Blog by: Ciara Laverty
Lough Neagh supports Ireland’s largest breeding population of Great Crested Grebes. During the spring and summer months this species is unmistakable, both adults are similar in appearance with striking chestnut and black crests.
Great Crested Grebes are adapted for life on the water. Legs set far back on the body makes them strong swimmers as they dive to catch fish but this makes them very clumsy walkers on land.
This species performs a very elaborate courtship display in the spring, which sees the pair of birds “dance” together, crests puffed out into a large ruff. This behaviour strengthens the bond between the pair and is a remarkable wildlife spectacle to witness!
Great Crested Grebes construct a floating nest of reeds and other aquatic vegetation. They usually lay between 3 or 4 eggs. The chicks leave the nest not long after hatching, accompanying their parents on the water.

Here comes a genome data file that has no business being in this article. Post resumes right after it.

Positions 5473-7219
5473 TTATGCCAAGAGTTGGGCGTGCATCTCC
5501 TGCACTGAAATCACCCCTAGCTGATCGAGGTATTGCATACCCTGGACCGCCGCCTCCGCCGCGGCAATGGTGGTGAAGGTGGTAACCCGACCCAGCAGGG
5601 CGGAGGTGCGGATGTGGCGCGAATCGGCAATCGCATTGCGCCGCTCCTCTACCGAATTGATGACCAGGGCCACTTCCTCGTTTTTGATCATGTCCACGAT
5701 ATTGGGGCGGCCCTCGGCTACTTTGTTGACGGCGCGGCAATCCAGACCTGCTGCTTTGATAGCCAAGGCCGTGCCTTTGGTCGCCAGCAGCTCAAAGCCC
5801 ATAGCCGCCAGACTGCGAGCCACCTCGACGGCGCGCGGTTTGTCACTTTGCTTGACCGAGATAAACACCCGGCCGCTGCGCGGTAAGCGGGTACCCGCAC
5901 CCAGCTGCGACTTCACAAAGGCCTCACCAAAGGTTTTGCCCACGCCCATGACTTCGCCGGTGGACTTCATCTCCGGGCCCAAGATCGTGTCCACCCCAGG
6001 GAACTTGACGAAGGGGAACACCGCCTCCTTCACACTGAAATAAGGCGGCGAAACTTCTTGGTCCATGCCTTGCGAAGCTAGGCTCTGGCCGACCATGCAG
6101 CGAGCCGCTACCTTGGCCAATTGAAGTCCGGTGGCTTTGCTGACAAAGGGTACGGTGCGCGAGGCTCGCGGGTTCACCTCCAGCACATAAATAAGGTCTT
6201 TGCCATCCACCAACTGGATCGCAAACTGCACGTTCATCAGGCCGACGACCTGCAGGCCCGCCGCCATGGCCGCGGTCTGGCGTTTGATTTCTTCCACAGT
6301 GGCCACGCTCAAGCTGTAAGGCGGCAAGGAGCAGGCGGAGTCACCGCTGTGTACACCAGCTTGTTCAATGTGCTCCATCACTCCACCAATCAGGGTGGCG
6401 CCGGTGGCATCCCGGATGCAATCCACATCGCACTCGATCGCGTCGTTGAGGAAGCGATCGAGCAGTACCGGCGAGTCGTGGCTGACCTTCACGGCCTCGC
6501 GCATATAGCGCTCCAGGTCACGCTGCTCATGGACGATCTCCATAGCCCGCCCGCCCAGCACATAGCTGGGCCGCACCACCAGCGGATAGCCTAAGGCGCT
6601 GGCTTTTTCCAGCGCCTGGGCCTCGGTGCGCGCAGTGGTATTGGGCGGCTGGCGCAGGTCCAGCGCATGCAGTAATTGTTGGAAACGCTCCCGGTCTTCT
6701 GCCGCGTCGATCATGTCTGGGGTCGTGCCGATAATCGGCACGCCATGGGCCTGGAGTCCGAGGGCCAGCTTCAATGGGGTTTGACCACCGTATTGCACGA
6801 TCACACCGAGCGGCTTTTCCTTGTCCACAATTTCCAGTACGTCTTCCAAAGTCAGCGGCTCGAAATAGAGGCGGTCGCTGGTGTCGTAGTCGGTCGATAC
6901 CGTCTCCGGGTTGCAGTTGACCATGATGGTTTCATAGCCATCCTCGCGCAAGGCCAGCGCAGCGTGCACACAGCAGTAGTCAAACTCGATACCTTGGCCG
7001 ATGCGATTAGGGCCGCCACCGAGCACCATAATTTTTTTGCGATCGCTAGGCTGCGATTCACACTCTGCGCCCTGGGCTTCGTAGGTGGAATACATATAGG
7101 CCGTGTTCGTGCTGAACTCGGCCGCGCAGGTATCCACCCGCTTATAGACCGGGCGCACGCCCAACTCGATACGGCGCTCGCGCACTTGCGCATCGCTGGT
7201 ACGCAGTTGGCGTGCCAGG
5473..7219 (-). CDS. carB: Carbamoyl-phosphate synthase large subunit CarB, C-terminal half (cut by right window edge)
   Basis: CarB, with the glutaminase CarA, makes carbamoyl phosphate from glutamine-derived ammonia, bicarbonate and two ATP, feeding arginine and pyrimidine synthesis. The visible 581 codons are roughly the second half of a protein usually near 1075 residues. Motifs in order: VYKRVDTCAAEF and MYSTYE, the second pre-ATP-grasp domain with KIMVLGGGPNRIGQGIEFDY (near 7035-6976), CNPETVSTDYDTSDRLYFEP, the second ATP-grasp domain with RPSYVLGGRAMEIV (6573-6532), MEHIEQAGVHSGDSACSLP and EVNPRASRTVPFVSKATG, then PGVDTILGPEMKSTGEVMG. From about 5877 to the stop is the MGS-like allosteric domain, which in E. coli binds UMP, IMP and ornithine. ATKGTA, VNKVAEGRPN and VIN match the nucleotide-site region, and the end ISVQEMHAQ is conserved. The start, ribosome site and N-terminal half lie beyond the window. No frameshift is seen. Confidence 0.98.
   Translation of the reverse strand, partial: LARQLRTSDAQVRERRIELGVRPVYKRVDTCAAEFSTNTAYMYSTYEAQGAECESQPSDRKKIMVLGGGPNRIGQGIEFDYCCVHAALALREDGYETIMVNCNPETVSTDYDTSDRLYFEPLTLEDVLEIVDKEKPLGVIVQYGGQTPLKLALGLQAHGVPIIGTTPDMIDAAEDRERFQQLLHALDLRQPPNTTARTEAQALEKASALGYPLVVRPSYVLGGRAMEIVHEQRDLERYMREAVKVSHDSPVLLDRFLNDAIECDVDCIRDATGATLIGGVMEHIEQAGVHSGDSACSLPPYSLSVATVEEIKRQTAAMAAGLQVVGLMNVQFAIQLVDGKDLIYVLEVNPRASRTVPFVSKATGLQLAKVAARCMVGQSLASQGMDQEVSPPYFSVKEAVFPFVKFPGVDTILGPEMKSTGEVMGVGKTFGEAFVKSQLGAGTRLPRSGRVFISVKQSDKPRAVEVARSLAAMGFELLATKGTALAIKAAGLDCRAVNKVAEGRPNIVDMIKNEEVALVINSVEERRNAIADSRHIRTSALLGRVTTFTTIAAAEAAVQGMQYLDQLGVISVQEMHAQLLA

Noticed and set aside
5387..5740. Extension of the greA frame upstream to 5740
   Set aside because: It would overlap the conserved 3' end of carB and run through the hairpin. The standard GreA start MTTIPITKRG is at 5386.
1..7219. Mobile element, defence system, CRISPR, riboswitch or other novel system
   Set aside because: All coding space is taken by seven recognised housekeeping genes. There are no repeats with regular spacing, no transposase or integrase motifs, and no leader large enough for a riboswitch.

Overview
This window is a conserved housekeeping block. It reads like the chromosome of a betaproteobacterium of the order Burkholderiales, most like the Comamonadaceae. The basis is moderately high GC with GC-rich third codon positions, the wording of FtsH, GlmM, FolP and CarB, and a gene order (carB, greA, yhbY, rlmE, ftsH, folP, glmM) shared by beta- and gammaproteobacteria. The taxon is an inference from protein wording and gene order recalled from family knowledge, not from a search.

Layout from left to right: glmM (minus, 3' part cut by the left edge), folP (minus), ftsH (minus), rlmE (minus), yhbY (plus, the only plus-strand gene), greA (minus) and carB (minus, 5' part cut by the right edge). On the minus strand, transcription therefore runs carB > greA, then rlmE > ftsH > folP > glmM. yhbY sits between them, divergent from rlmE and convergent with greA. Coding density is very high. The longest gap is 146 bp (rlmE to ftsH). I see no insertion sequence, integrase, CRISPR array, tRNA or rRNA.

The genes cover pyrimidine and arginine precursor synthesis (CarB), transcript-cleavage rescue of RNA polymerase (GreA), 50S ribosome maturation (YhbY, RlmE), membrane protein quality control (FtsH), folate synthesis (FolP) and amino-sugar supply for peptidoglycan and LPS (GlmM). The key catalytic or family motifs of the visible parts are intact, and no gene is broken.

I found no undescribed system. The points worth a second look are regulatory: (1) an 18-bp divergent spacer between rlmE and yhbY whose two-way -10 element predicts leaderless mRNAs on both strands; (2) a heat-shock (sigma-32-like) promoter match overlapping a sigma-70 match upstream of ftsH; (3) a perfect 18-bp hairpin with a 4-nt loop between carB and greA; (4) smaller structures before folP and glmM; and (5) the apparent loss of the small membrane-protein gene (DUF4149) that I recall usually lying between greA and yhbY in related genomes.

This species is a conservation success story. Great Crested Grebes were almost hunted to extinction in Britain in the late 19th Century. Their beautiful feathers were used decorate ladies hats and accessories. Thankfully, a group of passionate women known as the “Fur, Fin and Feather Folk” campaigned for the protection if these birds- this was the precursor to the Royal Society for the Protection of Birds (RSPB).
Great Crested Grebes are a resident species which means you can see them all year round!